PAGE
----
public banking

As you know, climate scientists for decades have warned that fossil fuels are wreaking havoc on our environment and that bold, concerted action is needed to address the climate crisis. Yet, in the six years since the Paris Agreement, banks have poured over $3.8 trillion into the fossil fuel industry, according to the Rainforest Action Network.i Banks’ funding of fossil fuels is accelerating the climate crisis, which is becoming deadlier each year.

As low-income communities and communities of color across the state continue to reel from the economic devastation caused by COVID-19, this year’s budget presents an historic opportunity to make bold investments that will drive equitable local economic development for years, and even decades, to come. We urge both houses of the Legislature to allocate $100 million for the NYS CDFI Fund and $100 million in matching funds to help local governments capitalize public banks, and to adopt, as part of the budget, the NY Public Banking Act (S1762A/A8290), which creates a safe and appropriate regulatory framework for local public banks in New York.

Common Dreams — Over 150 advocacy groups from across the Empire State Tuesday sent a letter to New York legislative leaders urging them to follow in the footsteps of places like North Dakota, Germany, and Costa Rica and pass legislation allowing the creation of public banks that would help “advance racial equity and ensure a just recovery for all New Yorkers.”

WhoWhatWhy — New York City, once the epicenter of the COVID-19 pandemic in the United States, is bouncing back. Broadway is reopening its doors, international tourists are arriving, and workers are returning to jobs. 

But not all the way. According to the New York City Recovery Index, the city is still just about 80 percent “back.” Hotels are still running deficits, office vacancies are at a 30-year high, and small businesses — hundreds of which closed in 2020 and 2021 — are facing long roads to recovery.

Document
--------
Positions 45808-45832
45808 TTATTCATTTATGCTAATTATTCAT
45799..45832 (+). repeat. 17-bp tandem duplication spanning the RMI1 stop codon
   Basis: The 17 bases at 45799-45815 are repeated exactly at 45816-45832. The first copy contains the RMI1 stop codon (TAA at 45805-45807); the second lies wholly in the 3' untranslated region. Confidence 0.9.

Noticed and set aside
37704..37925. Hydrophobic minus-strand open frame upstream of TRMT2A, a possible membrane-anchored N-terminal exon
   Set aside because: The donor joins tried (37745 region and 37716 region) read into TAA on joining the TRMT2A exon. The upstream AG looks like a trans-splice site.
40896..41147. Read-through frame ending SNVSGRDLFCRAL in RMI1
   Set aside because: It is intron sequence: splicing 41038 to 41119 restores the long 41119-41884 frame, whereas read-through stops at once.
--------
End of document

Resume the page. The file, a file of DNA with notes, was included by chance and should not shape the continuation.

Fresh off his electoral victory, Eric Adams declared that his administration will look abroad for policy solutions to New York City’s myriad social and economic problems. “Let’s learn what they’re doing there so we can do it here,” he urged.

It just so happens, there’s a broad-based citywide coalition pressing for a bold policy solution that is common throughout the world: public banking. Bringing public banking to New York, as a proven strategy for addressing racial and economic inequality, should rank among Mayor-elect Adams’ top priorities.

This afternoon the NYS Community Equity Agenda, a coalition of more than 40 community, labor, and civil rights groups, cooperative organizations, and community development financial institutions from across New York, released its policy priorities for 2022.

Recently, the New York City Board of Health passed a resolution directing the Health Department to work with other City agencies to eliminate systemic racism in policies relating to housing, economic opportunities, and other social determinants of health – key drivers of health inequities. “The Covid-19 pandemic must render unacceptable that which has been condoned for generations,” emphasized Health Commissioner Dave A. Chokshi. 

New Economy Project is pleased to have collaborated with The Vance Center for International Justice to present this timely panel and report on public banking around the world. We are grateful to The Vance Center for carrying out such an ambitious research project, which generated well over 100 pages of detailed survey data from seven public banks on four continents. We are excited to share key insights from the report with activists, policymakers and others working to bring public banking to New York.